7 Dimensions of Information

Information is multi-dimensional and dynamic which in turn makes IT difficult to manage well over time. Here are some of the dimensions of information:
1)It is model based. This means information is not one isolated fact but rather several datum points that are the attributes/properties of a model. That model helps to describe and predict the behaviour of some object – living, man-made or merely observable. The model is effective when the data are used in a defined process to describe/explain/project the current and possible future behavior of a system;
2)The data are ranked. Some properties and attribute are more critical in explaining/describing the behavior of the system. These are the critical factors or associated dimensions. Testing of the model helps to rank the importance of these attributes/factors;
3)The data are time sensitive because dynamic systems and their properties change over time. Having data over the right time period or window of behavior is critical to help explain/describe/project the behavior of a system;
4)The data are complete. This means enough of the critical factors or dimensions of the system are being tracked and for the right time interval and sampling frequency to most likely explain and/or control the behavior of the system within an agreed upon probability or risk/reward;
5)The data are provably accurate. This means there exists other information/data that can provide an unbroken/unambiguous links to specific designated properties and attributes of the system – that is the process and all the steps in how the data were obtained , stored and subsequently processed is also complete and well described;
6)Data have different efficiencies. Because there are many paths for obtaining, processing and storing data with different costs associated with each path and different effective explanatory/predictive capability for each data path – there are different cost/benefits or efficiencies linked to each data path;
7)Because of human variability in the ability to absorb and process information, there are different values and benefits as to how data are organized and formatted for presentation.

So information is at least seven dimensional. I have trouble navigating a car in two dimensions given there are other drivers of varying competence engaged in the same game. Imagine the complexities of bringing the right info at the right time to the right people and without breaking the bank. Also consider that information processing is as much a cultural as technical challenge. Given that IT is all about changing data and information flows within and between organizations, is it any wonder that management of change not technical feasibility is the number one problem in IT and System development ?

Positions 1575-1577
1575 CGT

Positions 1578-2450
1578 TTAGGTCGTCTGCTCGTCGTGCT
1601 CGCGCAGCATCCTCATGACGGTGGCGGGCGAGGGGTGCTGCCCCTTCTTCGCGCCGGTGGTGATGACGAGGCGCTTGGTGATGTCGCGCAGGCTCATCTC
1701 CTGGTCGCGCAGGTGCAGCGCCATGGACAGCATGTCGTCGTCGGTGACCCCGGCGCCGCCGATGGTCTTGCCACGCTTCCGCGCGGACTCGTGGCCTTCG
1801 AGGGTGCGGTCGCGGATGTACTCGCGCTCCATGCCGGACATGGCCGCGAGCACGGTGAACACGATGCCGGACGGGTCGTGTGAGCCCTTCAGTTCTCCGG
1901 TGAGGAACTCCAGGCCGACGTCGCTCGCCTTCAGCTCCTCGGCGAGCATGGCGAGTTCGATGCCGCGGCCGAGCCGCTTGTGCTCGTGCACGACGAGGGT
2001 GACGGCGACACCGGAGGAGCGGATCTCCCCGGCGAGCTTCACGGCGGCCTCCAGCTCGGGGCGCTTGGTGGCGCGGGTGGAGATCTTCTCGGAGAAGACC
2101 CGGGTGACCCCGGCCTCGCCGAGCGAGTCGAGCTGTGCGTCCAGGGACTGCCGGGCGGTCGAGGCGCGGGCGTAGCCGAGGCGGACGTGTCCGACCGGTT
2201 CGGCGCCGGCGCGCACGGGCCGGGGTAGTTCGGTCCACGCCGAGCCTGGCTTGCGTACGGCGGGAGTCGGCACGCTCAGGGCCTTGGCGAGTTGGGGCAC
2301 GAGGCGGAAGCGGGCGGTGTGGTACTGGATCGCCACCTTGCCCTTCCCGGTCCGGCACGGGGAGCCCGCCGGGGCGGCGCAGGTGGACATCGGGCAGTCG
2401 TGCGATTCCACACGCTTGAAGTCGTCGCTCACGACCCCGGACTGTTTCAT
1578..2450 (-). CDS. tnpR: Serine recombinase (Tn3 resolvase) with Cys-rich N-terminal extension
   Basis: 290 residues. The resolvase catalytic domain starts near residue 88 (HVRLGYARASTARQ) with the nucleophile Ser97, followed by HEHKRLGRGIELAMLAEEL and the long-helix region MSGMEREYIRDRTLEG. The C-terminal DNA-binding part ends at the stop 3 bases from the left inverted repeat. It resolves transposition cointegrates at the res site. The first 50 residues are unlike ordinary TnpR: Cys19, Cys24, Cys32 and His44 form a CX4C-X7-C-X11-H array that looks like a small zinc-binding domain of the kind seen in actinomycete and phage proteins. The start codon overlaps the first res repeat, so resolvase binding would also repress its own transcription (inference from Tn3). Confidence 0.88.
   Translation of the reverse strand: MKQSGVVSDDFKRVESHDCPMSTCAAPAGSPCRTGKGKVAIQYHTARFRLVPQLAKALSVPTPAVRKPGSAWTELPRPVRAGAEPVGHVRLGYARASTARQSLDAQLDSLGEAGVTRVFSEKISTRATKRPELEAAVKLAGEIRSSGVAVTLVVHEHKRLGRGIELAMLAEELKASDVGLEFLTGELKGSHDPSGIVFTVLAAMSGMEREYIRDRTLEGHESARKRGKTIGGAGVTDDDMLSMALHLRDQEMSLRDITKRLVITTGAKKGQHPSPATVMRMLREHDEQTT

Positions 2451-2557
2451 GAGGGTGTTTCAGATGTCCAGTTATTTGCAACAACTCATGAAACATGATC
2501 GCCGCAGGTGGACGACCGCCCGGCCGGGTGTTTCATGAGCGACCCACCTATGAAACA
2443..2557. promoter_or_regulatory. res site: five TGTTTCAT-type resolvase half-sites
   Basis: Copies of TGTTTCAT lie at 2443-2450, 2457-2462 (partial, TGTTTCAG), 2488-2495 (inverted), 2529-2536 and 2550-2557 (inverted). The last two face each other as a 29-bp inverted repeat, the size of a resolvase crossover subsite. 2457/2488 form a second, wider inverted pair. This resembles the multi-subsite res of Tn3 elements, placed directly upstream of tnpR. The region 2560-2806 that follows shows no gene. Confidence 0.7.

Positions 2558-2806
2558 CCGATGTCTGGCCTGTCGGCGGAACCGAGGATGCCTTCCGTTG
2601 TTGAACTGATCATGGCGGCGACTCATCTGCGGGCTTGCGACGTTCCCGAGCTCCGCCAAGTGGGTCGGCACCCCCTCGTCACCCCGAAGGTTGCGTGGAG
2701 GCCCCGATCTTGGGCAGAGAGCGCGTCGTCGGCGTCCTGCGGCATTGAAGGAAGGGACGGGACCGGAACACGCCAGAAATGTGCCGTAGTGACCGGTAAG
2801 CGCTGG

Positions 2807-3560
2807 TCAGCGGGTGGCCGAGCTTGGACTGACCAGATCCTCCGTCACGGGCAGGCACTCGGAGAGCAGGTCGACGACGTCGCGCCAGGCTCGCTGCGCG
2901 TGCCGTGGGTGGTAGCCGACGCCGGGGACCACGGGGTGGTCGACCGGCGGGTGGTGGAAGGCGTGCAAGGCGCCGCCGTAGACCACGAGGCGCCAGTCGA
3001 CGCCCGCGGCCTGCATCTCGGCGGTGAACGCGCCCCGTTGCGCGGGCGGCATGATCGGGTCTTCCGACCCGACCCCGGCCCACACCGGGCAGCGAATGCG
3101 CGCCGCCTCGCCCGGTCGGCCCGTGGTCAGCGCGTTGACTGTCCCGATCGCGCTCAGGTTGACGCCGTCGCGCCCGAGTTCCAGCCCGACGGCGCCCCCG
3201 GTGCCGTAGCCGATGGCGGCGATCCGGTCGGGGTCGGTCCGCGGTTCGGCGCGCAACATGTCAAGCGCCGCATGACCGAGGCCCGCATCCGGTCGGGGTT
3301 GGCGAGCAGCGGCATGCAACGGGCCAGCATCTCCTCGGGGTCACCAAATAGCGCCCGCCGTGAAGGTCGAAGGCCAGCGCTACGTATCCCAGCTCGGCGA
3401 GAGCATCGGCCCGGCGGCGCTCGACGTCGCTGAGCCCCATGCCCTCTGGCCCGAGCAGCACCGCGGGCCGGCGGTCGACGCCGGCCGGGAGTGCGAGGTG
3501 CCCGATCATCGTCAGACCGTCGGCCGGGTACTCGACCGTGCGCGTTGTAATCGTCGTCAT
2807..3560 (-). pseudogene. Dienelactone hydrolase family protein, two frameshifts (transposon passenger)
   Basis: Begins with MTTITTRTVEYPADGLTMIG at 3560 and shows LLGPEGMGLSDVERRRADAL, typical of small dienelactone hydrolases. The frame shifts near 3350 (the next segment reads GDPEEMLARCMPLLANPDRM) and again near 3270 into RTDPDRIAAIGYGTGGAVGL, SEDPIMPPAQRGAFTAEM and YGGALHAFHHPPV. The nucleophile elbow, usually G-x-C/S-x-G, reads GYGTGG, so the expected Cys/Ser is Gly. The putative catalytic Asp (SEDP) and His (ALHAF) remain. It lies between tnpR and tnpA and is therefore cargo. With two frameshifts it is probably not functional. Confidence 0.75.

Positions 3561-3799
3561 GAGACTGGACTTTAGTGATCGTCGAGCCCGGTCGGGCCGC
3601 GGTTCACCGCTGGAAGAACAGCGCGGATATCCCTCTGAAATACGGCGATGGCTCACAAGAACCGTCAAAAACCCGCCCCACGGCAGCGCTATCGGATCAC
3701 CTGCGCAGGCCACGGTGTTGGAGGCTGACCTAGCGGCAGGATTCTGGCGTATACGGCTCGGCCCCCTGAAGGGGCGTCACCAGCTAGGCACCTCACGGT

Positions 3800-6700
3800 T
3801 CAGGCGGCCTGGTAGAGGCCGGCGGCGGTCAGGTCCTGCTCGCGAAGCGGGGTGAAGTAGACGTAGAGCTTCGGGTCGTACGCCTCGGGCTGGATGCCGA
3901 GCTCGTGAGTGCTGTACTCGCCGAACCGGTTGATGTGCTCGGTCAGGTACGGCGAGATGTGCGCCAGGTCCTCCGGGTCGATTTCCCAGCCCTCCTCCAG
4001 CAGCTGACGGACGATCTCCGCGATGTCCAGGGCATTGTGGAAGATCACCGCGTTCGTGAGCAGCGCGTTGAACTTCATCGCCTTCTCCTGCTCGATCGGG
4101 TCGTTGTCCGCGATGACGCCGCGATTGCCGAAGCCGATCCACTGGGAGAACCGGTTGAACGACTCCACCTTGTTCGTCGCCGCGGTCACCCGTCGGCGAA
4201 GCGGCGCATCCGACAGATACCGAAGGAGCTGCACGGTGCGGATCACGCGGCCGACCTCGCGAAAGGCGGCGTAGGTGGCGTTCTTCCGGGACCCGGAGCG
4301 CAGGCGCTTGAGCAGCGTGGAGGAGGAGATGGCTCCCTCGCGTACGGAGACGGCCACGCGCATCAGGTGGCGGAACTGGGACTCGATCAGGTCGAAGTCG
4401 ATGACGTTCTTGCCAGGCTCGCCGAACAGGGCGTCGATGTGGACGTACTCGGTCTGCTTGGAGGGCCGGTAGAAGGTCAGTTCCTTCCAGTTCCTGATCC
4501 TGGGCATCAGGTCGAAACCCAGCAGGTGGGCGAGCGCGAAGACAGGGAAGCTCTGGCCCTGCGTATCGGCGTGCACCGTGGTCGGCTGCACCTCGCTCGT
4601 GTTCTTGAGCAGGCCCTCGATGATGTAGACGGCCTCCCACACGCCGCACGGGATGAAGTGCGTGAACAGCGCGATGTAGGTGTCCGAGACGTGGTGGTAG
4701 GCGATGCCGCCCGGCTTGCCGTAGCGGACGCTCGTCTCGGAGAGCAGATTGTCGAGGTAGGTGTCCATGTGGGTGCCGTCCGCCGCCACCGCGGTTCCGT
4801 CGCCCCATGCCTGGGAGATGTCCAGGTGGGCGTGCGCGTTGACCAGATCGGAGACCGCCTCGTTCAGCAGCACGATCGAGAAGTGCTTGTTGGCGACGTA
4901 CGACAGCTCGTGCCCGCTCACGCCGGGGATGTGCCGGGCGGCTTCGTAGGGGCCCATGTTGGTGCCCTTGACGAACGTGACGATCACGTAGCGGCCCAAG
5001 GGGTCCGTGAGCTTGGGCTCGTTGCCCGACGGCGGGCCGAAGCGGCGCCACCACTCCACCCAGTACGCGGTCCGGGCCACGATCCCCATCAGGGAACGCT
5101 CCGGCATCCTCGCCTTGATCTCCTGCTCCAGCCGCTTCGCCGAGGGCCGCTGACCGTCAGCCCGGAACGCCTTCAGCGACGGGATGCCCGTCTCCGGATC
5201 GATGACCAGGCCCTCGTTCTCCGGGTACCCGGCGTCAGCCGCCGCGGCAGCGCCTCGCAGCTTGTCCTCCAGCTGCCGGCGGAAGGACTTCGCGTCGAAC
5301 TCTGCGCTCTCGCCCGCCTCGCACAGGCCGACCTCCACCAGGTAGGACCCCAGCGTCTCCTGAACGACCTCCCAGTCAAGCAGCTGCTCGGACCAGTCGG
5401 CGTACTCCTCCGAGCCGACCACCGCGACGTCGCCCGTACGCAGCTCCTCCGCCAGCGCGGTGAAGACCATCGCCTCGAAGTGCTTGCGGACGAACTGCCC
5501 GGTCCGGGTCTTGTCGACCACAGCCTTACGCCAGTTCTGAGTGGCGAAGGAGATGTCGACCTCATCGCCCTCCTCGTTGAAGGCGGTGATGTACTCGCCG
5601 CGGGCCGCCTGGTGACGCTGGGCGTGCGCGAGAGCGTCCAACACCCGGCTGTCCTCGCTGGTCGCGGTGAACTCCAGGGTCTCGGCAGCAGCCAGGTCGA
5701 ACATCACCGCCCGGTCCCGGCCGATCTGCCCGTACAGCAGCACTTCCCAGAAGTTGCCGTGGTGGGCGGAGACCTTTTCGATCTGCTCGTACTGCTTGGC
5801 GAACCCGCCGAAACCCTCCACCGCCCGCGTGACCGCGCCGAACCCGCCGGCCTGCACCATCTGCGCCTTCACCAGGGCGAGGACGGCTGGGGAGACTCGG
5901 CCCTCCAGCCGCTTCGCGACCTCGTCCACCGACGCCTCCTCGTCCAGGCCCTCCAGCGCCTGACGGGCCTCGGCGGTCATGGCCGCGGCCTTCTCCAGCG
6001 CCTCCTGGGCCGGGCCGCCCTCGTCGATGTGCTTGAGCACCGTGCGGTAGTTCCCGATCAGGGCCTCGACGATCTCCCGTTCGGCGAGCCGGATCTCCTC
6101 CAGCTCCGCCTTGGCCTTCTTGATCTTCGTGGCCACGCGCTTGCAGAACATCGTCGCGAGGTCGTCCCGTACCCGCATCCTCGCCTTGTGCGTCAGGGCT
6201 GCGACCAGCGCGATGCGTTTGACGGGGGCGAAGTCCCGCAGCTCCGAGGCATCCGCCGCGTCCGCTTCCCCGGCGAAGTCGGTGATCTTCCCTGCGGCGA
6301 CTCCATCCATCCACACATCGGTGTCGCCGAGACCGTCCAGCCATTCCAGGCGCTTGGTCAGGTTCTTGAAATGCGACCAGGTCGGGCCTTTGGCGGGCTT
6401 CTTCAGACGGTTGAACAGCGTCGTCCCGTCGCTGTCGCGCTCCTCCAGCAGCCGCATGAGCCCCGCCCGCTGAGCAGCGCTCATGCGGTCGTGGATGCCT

5 thoughts on “7 Dimensions of Information”

  1. I am amazed that this piece has failed to generate any comments either in dissent or suggested additional dimensions or even approaches to the problem. And it has been here for 5 years and gets a steady stream of visitors.

  2. Russell Swanborough

    Admin, you had no comments because it is not logical. It IS a beginning, however.

    The items are not dimensions except for item 3.

    Item 1 is an attribute,
    2, 6 and 7 are opinions, and
    4 and 5 are qualities.

    A dimension must have a characteristic or characteristics that are numerically quantifiable. E.g. ‘temperature’ has one dimension, characterised by level of hotness, measured numerically in degrees Kelvin, Celsius or Fahrenheit; ‘box’ has three dimensions characterised in height, width and depth in inches or centimetres.

    Nice start but no cigar.

    1. If one applies the same process logic the points are allowed as numeric dimensions because math allows for not just quantities but directions, types and uncertainties – off the traditional number line scales – which is behind the basic nature of information.

      It is sort of like the logic in Sam Harris’s Moral Landscape which takes on the equally daunting task of bringing morality into a scientific discipline. There have been smatterings of this already with Utility Theory and Game Theory but Harris’ neuroscientific approach promises collateral insights.

      Like wise I have been planning to return to the subject from a novel point of view … but income earning intervenes.

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